San Antonio Spurs: Breaking down the Kawhi Leonard situation as it stands
By Matias Weilmann
With Kawhi Leonard’s desire to leave the San Antonio Spurs, what’s ahead for everyone involved?
Well, that’s quite a way to start the NBA Summer of 2018. The San Antonio Spurs had a weird 2017-2018 campaign. For a team that is known for their professionalism and lack of off-court distractions, having their headlines dominated by a cloudy situation surrounding their disgruntled star for an entire season was unchartered territory.
Things in San Antonio are about to get a lot more uncertain.
Shams Charania reported on Friday morning that Kawhi Leonard no longer wants to play for the Silver and Black. A flurry of reports followed, and although we don’t have all the details yet, it’s quite clear that Kawhi’s time in San Antonio is coming to a close sooner rather than later.
The relationship between the Spurs’ front office and Kawhi seemed to be improving as recently as earlier this week, when the two sides were approaching the healing process, according to Jabari Young. Since then, Kawhi “has grown uncomfortable with the Spurs and is ready for move”, according to Shams.
So where do the San Antonio Spurs go from here?
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The main focus for San Antonio’s front office is to get the most out of a potential Kawhi move. If that means rebuilding, then so be it.
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The current roster, without Kawhi, has no chance of competing for the title. LaMarcus Aldridge was spectacular last season, but the team struggled to compete with top tier teams and was only able to sneak in as the seven seed.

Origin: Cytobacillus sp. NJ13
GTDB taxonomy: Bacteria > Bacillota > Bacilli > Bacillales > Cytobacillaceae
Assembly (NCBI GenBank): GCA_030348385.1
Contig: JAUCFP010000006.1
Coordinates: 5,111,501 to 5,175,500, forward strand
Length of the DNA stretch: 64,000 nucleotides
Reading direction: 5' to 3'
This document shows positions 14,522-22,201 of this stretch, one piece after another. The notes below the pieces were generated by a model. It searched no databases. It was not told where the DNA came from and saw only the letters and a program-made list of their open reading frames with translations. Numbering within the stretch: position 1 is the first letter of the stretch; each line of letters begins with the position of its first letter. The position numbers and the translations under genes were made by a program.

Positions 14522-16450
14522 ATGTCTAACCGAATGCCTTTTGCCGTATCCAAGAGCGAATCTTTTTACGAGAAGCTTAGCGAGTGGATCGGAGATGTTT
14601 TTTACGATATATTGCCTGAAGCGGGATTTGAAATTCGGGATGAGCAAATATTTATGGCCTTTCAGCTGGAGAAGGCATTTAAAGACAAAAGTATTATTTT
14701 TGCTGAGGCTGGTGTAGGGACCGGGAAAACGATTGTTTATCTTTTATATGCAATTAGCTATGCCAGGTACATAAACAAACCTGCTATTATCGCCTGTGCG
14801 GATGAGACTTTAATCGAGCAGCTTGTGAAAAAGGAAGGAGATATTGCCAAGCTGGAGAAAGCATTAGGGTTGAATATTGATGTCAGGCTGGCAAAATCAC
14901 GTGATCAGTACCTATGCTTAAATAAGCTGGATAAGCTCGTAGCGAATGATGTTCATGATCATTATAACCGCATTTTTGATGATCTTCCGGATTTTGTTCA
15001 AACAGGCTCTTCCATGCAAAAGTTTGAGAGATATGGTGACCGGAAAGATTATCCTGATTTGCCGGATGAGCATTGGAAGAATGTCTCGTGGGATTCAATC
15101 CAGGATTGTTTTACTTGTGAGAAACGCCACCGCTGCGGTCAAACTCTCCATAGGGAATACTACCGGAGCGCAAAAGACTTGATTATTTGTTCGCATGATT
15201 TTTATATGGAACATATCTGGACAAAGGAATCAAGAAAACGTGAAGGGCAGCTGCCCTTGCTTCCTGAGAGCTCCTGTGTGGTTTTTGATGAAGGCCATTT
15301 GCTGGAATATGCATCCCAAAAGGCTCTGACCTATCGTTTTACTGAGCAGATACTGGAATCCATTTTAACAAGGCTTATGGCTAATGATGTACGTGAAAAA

San Antonio’s leverage is less than ideal for a few reasons, the first being the disconnect between the two sides. In an ideal situation for the Spurs, Kawhi would have told the organization about his desire to leave before the story broke, allowing the team to explore options with more leverage.
Now that everyone knows how much Leonard wants out, which was rumored at times but was never confirmed, San Antonio will most likely receive less than they would have a week ago.
Kawhi’s player option after next season complicates things. Kawhi reportedly isn’t concerned about earning about the money he’ll earn, but teams have reason to be concerned about Kawhi’s long-term situation.
It’s worth noting that Oklahoma City Thunder general manager Sam Presti took a chance on Paul George last summer when he traded for him, considering he would become a free agent after the 2018 season. If we learned anything from that, it’s that teams may be willing to take a chance on a one-year rental of Kawhi. If George leaves OKC this summer, it should stand as a warning to teams trying to acquire Leonard.
So what should the Spurs be looking for in a trade package?
If this past season showed anything, it’s that team needs to get younger and more athletic. Even without Leonard, who’s a two-time Defensive Player of the Year, the Spurs allowed 99.8 points per game, which was tied for league best with Utah. The issue lied in their offense, however- their 102.7 points per game were 27th in the league and worse than lottery teams like Chicago, Atlanta and Orlando, according to ESPN. Their inability to create offense outside of Aldridge was by far their biggest flaw.
The Spurs need to get a big return from whatever team Leonard goes to. After all, he finished in the top-3 of the MVP vote in 2017. Regardless of if the Spurs go into a full rebuild, the return needs to help make the team younger.
The Lakers are atop Kawhi’s preferred spots, according to ESPN’s Adrian Wojnarowski, although rumors list the 76ers, Clippers, Celtics and even the Knicks as possible destinations. Besides the Knicks, all of those teams have plenty of young options they could ship to San Antonio.
The Spurs should also look into dumping some of their larger contracts as well. Both Danny Green and Rudy Gay have player options for next season, and Pau Gasol and Patty Mills are each making over $10 million next season, with Pau Gasol raking in 16M a year over the next 2 years. Moving at least one of those contracts (preferably Gasol’s) should be a priority in any Leonard trade package.
Kawhi’s imminent departure should just about end all speculation of LeBron coming to San Antonio. It’s quite clear that the Spurs should start looking to the future, with the “Big-3 era” and the Popovich era coming to a close. If the Spurs want to jumpstart their reset, it’s going to have to start with fixing the roster.
Let’s (reluctantly) start the summer of Kawhi Leonard and what could be the beginning of the Spurs rebuild.